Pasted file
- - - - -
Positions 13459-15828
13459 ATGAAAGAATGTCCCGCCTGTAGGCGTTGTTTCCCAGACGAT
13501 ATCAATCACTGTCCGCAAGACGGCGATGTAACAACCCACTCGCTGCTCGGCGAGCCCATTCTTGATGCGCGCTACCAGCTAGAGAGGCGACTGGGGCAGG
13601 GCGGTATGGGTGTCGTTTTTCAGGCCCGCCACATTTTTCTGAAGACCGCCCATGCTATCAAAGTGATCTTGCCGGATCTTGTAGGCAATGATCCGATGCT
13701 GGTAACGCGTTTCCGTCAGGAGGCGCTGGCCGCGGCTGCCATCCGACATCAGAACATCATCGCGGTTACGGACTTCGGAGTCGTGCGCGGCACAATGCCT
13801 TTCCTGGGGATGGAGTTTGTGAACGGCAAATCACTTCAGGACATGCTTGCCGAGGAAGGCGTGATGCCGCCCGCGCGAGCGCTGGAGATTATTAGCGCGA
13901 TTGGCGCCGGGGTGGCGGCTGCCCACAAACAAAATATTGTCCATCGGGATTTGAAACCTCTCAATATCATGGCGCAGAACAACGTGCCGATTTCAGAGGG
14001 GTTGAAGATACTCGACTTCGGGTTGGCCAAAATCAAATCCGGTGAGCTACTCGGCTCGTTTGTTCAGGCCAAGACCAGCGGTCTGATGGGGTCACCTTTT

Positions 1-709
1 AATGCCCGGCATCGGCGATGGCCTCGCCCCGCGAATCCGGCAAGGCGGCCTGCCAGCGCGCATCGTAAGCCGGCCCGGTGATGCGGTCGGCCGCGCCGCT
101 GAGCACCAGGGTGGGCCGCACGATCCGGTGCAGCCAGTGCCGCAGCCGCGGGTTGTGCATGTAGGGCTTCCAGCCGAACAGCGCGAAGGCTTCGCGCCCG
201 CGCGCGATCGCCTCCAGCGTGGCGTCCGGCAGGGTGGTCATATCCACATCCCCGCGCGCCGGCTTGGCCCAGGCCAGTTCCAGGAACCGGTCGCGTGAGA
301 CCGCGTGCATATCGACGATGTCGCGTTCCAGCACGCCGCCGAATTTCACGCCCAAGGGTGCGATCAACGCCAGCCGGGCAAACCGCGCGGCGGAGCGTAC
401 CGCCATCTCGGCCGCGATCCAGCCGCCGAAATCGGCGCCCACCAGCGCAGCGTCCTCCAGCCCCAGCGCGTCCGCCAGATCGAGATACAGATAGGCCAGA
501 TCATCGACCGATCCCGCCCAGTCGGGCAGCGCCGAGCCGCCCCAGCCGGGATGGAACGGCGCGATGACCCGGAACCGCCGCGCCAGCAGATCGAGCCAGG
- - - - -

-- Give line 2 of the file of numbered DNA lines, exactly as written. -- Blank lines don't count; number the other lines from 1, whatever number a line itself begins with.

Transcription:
13459 ATGAAAGAATGTCCCGCCTGTAGGCGTTGTTTCCCAGACGAT